Child abuse registry may see changes
Hartford - Low-risk and rehabilitated suspects of child abuse and neglect might soon have the opportunity to have their names removed from the state's database under legislation being considered by the General Assembly.
The proposed bill would allow offenders on the state's child abuse and neglect database to appeal their listing after five years if they aren't involved in any new abuse reports or investigations.
Appeals would be granted to applicants who have rehabilitated themselves or have demonstrated other legitimate reasons for removal. Applicants would be required to submit at least two letters in support of the appeal from competent adults.
If the bill is passed, individuals would be able to begin applying for an appeal as early as July 1.
Currently, anyone identified as a perpetrator in Department of Children and Families investigations of child abuse and neglect is listed in a registry for such offenses, even if the individual is not convicted of a civil or criminal offense. Those listed in the registry can initially appeal the listing and can appeal it in court, if necessary. However, if they lose the appeal, they are permanently placed in the DCF child abuse database.
The database, unlike the sex offender registry, is private and not available to the public. Employers who work with children, however, can contact DCF with a release, signed by the potential employee, to verify that the individual doesn't present a risk to kids.
Because of this, some argue that while the registry was created to ultimately protect children, it can permanently damage the reputation of suspected offenders and subject them to unemployment.
Michael Agranoff, an attorney specializing in DCF cases, said he has been pushing the state legislature to adapt this measure. He said that while he is successful in winning appeals for some clients, Connecticut has very few DCF attorneys for adults and not every person accused can afford representation.
Agranoff said he has seen hundreds of people successfully rehabilitate themselves. He said no one should be subject to a potential lifetime of unemployment without being allowed to defend him or herself.
Thomas DeMatteo, the assistant agency legal director for DCF, said the agency supports the proposed legislation and is willing to give listed individuals a second look. Thousands of names are on the child abuse and neglect registry, he said.
"DCF works on the basis that people can rehabilitate themselves," DeMatteo said.
He said, now, around 30 percent of all alleged offenders who appeal their listing are successful.
Despite DCF's support, some child advocate agencies and activists have raised concerns over the bill's lack of details and potential effects on other registries.
Mickey Kramer, with the state's Office of the Child Advocate, said that while the bill sounds like a fair concept, she believes the proposed appeals process needs to be carefully scrutinized and, if passed, applied consistently across the state.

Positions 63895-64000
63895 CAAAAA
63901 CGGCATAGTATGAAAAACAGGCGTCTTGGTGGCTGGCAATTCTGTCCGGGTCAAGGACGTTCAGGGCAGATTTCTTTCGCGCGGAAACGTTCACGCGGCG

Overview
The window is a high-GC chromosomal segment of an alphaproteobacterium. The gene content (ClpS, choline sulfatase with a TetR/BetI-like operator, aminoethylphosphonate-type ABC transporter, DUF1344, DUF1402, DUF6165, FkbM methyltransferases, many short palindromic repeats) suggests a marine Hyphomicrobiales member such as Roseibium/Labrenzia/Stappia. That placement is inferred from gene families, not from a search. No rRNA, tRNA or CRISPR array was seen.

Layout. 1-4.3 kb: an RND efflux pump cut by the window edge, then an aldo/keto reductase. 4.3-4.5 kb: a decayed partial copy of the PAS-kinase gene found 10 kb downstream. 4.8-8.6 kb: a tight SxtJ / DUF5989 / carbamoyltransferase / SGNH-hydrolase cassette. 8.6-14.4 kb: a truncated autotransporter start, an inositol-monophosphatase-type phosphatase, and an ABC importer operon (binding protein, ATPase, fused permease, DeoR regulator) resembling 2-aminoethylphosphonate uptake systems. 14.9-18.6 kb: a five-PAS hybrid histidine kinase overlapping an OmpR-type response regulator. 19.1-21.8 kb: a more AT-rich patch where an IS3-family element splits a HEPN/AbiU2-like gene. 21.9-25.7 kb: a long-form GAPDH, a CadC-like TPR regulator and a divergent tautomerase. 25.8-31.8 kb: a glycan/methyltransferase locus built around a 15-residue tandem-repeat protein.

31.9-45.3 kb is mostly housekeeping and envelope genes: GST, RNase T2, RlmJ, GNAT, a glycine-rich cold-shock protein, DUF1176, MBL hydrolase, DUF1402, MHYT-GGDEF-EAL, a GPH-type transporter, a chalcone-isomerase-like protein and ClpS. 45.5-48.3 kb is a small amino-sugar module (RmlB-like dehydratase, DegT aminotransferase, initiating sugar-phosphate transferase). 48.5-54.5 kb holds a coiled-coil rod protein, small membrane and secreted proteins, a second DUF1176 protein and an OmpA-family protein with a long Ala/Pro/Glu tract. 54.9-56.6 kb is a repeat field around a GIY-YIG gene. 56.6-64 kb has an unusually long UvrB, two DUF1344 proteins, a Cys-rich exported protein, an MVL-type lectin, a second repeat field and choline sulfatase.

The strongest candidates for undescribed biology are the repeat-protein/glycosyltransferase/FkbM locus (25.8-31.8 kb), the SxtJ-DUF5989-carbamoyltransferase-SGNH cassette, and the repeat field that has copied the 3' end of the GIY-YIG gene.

"The devil is in the details, which this legislation doesn't address," she said.
Kramer said she agrees with the concept of the legislation but thinks it needs to be more specific before she could support it outright. She said she will likely testify at the hearing.
Sen. John Kissel, R-Enfield, ranking member of the legislature's Judiciary Committee, also raised concerns over the bill's lack of details, specifically what qualifies a suspected offender as "rehabilitated." He said he'd like to see a more specific definition of the term and learn more about how a person would be evaluated.
"God forbid someone gets off of the registry and harms another child," Kissel said.
The Judiciary Committee will hear opinions on the bill at a Wednesday morning public hearing at the Legislative Office Building.
Meriden Republican Sen. Len Suzio said the Select Committee on Children, on which he serves as ranking member, reviewed identical legislation on the issue before ultimately removing it from the bill.
He said that, among other things, the committee questioned how the process of removing a person's name from the child abuse and neglect registry would work when a suspected offender could potentially still be listed on the state's sex offender registry.
Like Suzio, Karen Jarmoc, the executive director of the Connecticut Coalition Against Domestic Violence, also expressed concerns on the relation between the child abuse and sex offender registries.
Jarmoc said allowing offenders to remove their names from the child abuse and neglect database may open the door for individuals to try and get their names off of other lists, like the sex offender registry.
She said the legislature needs to be careful that it doesn't create a precedent for this type of name removal.
Last year, similar legislation that included a section concerning parental consent for children being interviewed by DCF failed to make it to the floor for a vote in the Senate. This year, the measures are separated into two bills.
Bill supporters are optimistic that the name removal legislation could be passed this session, as DCF is once again behind the measure.